Monday, September 13, 2010

Wimbledon Common Open Day

We were a bit lame yesterday, but suddenly, and after an embarrasingly large number of Sponge Bob episodes, I remembered that it was open day at Wimbledon Common. Hurrah. For years, I've wondered what it looks like on the inside of the windmill at Wimbledon Common and this was my chance. A daunting entry fee prohibited me from entering all these years and when last year - the price doubled to £2 (about $3) I knew paying entry was not likely. But on an open day, I'd have free entry, free to gambol in the 20 square feet of history of the windmill display.

Imagine the shock and horror I felt when I saw a sign which dashed my hopes of free entry. I was pissed. But then, much to my amazement, the wide field on the left hand side of the long drive normally full of kite flyers and dog walkers was I couldn't imagine why that many people could have made the same mistake I did about the windmill, so there must have been something else going on.

And indeed there was! It was a village fete, with tents and stalls and masses of people and what looked like pony rides. I couldn't believe I hadn't realised. And then I had a sinking feeling, fetes mean lots of spending small amounts of money at stalls. And I had very little money in my pocket (I thought we were going to have a free look-see at the windmill and leave, remember) - and there were two young soldiers guarding the parking lot and they were holding a bucket. For the wounded. Of Afghanistan. Really, you can't say no to that. And thus went a good proportion of my cash.

Danger boy

The first thing the boy wanted to see was some tractors parked up. A whole gaggle of children were climbing on one of those extendable platform utility vehicles - something I would call a cherry picker. It looked quite unsafe. I even saw a boy about the same size of my three year old climbing on the extendable arm.


Which I think made me allowing him up onto the platform which was at least 6 feet off the ground look quite reasonable by comparison.

We made our way to a recruiting stand for the Household Cavalry. Now, let me tell you something, I am no longer a young lady in the first blush of youth, but I nearly felt a swoon coming in the proximity of these fine young men in their dress uniforms and their high boots with a deep shine. The boy was impressed and told me he wanted to be a soldier, too. I wanted to tell him that those who administrate also serve. But given the chance to try on the regalia, I doubt if it would have carried much weight.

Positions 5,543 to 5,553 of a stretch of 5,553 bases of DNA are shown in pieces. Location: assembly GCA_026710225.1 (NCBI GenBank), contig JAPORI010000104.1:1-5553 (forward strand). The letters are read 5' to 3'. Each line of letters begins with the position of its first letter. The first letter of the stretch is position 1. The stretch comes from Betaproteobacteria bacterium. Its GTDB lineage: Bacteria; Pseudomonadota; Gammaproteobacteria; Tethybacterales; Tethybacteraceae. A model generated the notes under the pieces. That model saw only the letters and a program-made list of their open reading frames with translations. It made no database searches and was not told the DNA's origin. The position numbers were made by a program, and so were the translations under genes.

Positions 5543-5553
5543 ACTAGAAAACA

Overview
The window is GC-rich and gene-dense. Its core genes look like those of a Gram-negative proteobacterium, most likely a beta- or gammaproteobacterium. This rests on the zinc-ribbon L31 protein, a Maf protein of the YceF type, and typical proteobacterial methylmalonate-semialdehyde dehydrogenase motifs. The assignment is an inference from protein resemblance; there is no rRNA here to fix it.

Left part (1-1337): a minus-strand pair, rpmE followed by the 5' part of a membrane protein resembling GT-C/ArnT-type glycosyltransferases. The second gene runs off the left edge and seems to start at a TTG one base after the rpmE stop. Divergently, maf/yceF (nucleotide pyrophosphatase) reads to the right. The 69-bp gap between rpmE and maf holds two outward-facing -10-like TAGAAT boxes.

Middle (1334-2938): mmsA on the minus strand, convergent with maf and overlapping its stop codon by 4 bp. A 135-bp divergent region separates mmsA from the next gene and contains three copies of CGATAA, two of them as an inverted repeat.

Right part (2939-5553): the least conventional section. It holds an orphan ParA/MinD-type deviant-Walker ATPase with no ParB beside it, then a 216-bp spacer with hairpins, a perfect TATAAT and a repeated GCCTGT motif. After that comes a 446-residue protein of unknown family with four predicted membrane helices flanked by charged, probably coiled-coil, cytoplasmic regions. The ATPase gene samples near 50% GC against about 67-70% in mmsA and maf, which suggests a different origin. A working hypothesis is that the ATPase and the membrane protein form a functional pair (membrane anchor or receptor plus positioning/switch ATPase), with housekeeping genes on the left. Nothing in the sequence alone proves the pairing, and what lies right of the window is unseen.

Household Cavalry Helmet

And the sword.


I could not believe it when the man handed my 3 yrd old a sword. Since the boy had the hilt I figured he had more chance of endangering others than himself. I stood well away.

More fun and frolics

The Wimbledon and Putney Common Open Day had loads more to see. Birds of prey. Endless tug of war. An ambulance you could go in and poke around. Intubation and choking dummies. Waggiest tail on a dog competitions. Horse grooming demonstrations. The boy went mad for horse named Chance and demanded riding lessons. I was very pleased to discover that he was still a year too young for that. Among children's hobbies, I'm not sure if you can find one that costs more.

Choking training dummy

The boy demanded a horseshoe (£1), a piece of ginger cake raising money for wounded soldiers (£1) - which made me think of the old saying:

It'll be a great day when education gets all the money it wants and the Air Force has to hold a bake sale to buy bombers. ~Author unknown, quoted in You Said a Mouthful edited by Ronald D. Fuchs

But I'm not sure if bake sales in support for returning soldiers quite qualifies.

And then he wanted a donkey ride (£3), which lasted about 45 seconds and made the riding lessons or paid entry to the windmill museum seem a really good deal. And that was the end of my cash.

It really was a fantastic day out and I imagined that it was quite like attending a village fete, but without having to leave the comforting embrace of the M25.

Of all the things we saw though, I think I liked this best:

Lost keys


London Colin said...

You have confused STABLES Open Day and LONDON HOUSE Open Day.
The Windmill has free entry on Saturday 18th September.
And where is the wonderful generosity of Americans? £2 entry to the Windmill Museum is fantastic value and is only possible because it is run by volunteers who give their time for free.

Vol Abroad said...

Ahhh....ok, I will be there. And I will leave a donation. :-)

Vol in Law said...

Value is all relative, plus we're very cheap.
Thanks to government subsidies,

British Museum - free
Natural History Museum - free

And our common destination in SE London,
The Horniman Museum - free

Wimbledon windmill - £2 each

That's some tough competition.

While I tend to donate around £2-£3to the free museums, depending on mood and the quality of my experience - eg we had a good time at the Horniman on Sunday so I left them £3 - that's (a) voluntary and (b) on exit, not entry.

The result has been that the £1 charge to the windmill was always just enough to deter the two of us, although we'd have probably left a pound or so on exit from a free museum and visited quite a few times if it's good; and then when it went to £2 each and three of us, no chance.

Still if it's really fantastic, once we see it for free maybe we'll be back as paying customers!